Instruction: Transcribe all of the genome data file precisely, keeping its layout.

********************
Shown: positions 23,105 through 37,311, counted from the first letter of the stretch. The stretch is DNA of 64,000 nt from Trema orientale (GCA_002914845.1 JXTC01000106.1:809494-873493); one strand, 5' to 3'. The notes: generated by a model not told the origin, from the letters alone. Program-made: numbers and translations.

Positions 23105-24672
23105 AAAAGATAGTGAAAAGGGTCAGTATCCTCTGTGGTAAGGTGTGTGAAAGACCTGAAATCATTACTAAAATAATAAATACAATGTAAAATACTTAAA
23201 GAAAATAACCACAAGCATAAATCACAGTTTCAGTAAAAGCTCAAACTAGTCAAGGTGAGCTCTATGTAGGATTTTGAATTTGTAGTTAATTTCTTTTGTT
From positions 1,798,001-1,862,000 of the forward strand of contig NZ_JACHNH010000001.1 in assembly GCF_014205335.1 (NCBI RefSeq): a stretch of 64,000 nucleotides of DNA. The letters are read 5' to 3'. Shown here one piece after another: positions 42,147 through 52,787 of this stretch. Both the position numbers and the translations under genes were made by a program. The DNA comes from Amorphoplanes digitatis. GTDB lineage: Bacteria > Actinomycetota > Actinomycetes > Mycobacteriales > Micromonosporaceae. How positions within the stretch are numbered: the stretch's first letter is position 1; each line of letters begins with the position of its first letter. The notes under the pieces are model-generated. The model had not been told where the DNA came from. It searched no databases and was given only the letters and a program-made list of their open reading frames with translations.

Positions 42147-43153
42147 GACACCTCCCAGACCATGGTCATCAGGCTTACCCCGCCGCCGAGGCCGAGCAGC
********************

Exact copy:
Shown: positions 23,105 through 37,311, counted from the first letter of the stretch. The stretch is DNA of 64,000 nt from Trema orientale (GCA_002914845.1 JXTC01000106.1:809494-873493); one strand, 5' to 3'. The notes: generated by a model not told the origin, from the letters alone. Program-made: numbers and translations.

Positions 23105-24672
23105 AAAAGATAGTGAAAAGGGTCAGTATCCTCTGTGGTAAGGTGTGTGAAAGACCTGAAATCATTACTAAAATAATAAATACAATGTAAAATACTTAAA
23201 GAAAATAACCACAAGCATAAATCACAGTTTCAGTAAAAGCTCAAACTAGTCAAGGTGAGCTCTATGTAGGATTTTGAATTTGTAGTTAATTTCTTTTGTT
From positions 1,798,001-1,862,000 of the forward strand of contig NZ_JACHNH010000001.1 in assembly GCF_014205335.1 (NCBI RefSeq): a stretch of 64,000 nucleotides of DNA. The letters are read 5' to 3'. Shown here one piece after another: positions 42,147 through 52,787 of this stretch. Both the position numbers and the translations under genes were made by a program. The DNA comes from Amorphoplanes digitatis. GTDB lineage: Bacteria > Actinomycetota > Actinomycetes > Mycobacteriales > Micromonosporaceae. How positions within the stretch are numbered: the stretch's first letter is position 1; each line of letters begins with the position of its first letter. The notes under the pieces are model-generated. The model had not been told where the DNA came from. It searched no databases and was given only the letters and a program-made list of their open reading frames with translations.

Positions 42147-43153
42147 GACACCTCCCAGACCATGGTCATCAGGCTTACCCCGCCGCCGAGGCCGAGCAGC